4 do do 90:10 do l 150 2. 2 0. 01 1. 1 General purpose; excellent at both room and elevated temperatures.
5 do do 90:10 do 150 0.9 0.05 0. 4 Similar to 4 but more hygroscopic.
5 .d0 .-do 89:20 ...do 150 0. 9 0.01 0. 4 Similar to l, but slightly more fiexlble at hlgh temperatures 6 do do 79:30 d0 150 0.9 0. 01 0. 4 Similar to 4:.
7 do ..d0 60:40 do 100 1. 7 0. 01 0. 7 Less hygroscopic than 1;
suitable for dense and or coated papers; excellent at room temperature.
8 Methacrylic d0 90:10 .d0 200 0. 5 0. 01 General purpose; less hygroscopic than comparable adhesive made with acrylic acid monomer.
9 Acrylic Methoxy 80:20 do 200 2. 2 O. 03 1. 6 General purpose; less hygrobut-yl scopic and more flexible aerylate. than 1. 10 do 2-ethoxy 89:20 Polyethylene glycol, 200 0. 9 0.03 0. 7 Outstanding splice strength ethyl ave. MW=1,000. but less tack and greater acrylate. tendency to bleed than 1. 11 do do 80:20 Polypropylene glycol, 200 0. 9 0. 03 0.7 Similar to 10.
When paper spliced with the tape product of this example is wound tightly into a roll, no noticeable bleeding of the adhesive to adjacent layers is detected, and the roll can be easily unwound even after several days exposure to high humidity. The adhesive remains tacky and shows no tendency toward pastiness. When the best previously available tape product is similarly employed, high humidity causes bleeding to adjacent layers, especially with light weight or open papers. This bleeding not only causes waste of soiled paper; it also tends to bond adjacent laps of paper tightly together, often resulting in breakage and resultant down time when the roll is unwound.
Even after being subjected to temperatures of 200- 400 F., splices made in accordance with this example can readily be repulped, using conventional equipment, chemicals, and paper making techniques. Paper sheets made from stock containing such repulped splices display no agglomerates of adhesive or splice material when examined under the microscope. When the repulped furnish is checked by adding methyl red solution, there are no localized areas where color change occurs, further substantiating the total repulpability of the splice.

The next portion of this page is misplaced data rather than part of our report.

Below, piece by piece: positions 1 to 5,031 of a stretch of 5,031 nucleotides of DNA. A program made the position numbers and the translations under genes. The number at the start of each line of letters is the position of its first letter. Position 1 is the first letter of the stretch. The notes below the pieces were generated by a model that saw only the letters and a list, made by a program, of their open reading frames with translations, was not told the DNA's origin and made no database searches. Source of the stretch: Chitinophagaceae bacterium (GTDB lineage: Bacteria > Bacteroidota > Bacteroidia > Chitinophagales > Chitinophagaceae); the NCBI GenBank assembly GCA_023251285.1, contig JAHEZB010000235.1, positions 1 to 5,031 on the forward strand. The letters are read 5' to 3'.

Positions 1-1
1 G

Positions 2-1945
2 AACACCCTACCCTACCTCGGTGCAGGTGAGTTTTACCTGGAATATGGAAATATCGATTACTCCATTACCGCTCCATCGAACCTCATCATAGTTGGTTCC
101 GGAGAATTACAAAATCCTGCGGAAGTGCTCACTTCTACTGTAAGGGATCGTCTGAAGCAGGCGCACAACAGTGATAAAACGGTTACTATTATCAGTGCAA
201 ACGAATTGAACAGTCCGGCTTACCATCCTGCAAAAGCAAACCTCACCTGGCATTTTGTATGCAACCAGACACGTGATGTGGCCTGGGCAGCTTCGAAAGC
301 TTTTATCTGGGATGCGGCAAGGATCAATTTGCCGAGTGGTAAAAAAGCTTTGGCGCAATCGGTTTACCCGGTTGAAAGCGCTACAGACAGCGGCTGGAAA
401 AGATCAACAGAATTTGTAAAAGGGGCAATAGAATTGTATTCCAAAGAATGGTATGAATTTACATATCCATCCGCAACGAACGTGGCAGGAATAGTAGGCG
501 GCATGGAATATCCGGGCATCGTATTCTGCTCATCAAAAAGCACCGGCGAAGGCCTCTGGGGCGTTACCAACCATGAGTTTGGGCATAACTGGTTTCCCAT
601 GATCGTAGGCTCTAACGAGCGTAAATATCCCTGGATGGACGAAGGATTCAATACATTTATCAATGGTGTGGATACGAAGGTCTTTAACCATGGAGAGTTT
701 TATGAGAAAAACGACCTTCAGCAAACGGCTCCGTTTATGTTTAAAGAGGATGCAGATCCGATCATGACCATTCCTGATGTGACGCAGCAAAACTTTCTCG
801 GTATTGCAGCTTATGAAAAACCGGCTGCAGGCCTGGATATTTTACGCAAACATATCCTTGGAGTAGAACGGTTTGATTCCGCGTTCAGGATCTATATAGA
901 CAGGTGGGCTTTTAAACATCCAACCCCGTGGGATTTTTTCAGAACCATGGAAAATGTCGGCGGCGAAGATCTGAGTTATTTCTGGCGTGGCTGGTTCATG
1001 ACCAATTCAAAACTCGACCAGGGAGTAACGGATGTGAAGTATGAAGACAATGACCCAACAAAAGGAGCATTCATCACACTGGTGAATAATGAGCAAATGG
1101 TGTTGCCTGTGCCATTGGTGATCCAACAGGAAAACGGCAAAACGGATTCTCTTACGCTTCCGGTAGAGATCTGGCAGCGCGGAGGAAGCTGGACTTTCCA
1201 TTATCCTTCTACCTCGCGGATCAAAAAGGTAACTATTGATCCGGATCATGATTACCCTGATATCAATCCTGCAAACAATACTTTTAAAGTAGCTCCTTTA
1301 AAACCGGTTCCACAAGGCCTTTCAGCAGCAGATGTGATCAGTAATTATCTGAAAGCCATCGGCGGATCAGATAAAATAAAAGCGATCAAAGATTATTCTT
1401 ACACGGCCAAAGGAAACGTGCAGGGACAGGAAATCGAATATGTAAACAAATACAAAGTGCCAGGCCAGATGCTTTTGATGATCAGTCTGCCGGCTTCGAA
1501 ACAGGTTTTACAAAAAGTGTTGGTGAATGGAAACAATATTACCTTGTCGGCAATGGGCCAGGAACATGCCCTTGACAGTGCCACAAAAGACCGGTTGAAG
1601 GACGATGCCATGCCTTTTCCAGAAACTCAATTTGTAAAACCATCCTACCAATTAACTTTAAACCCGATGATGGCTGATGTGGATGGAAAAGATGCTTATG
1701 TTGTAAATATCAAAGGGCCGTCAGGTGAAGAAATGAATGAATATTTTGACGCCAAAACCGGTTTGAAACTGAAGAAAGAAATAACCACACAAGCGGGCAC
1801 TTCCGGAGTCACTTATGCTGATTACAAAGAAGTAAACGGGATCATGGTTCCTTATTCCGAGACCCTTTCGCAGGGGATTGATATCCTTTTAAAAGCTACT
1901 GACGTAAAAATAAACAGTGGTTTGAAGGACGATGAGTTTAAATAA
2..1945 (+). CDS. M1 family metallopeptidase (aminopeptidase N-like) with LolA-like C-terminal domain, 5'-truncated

Although the monophenyl ether of polyethylene glycol has proved to be especially satisfactory as a plasticizer for adhesives made in accordance with this invention, other compatible liquid water soluble plasticizers having at least one ether linkage and a molecular weight above about 200 may also be successfully employed. If the molecular weight of the plasticizer falls below about 200 (e.g., if diethylene glycol is employed), the adhesive tends to be too fluent, and excessive bleeding of splices occurs; this problem may be oviated either by the inclusion in the molecule of aromatic groups or employing a higher molecular weight, e.g., tetraethylene glycol or higher polyethers. The plasticizer is added in that amount which is sufiicient to improve tack while maintaining adequate strength and bleed resistance. Generally speaking, lower molecular Weight copolymers, or those having relatively higher amounts of alkoxy alkylester comonomer, may employ as little as parts of platisicizer per 100 parts of copolymer; higher molecular weight copolymers, or those employing a less soluble acid comonomer, may require as much as 200 parts of plasticizer per 100 parts of copolymer. It has been found that 150 parts of plasticizer per 100 parts of copolymer is satisfactory in almost all all cases. Specific changes, however, may be made to adapt to specific conditions. For example, where extremely dense or dry paper is being spliced or where the humidity of the plant is extremely low, it may be desirable to increase the amount of plasticizer normally used.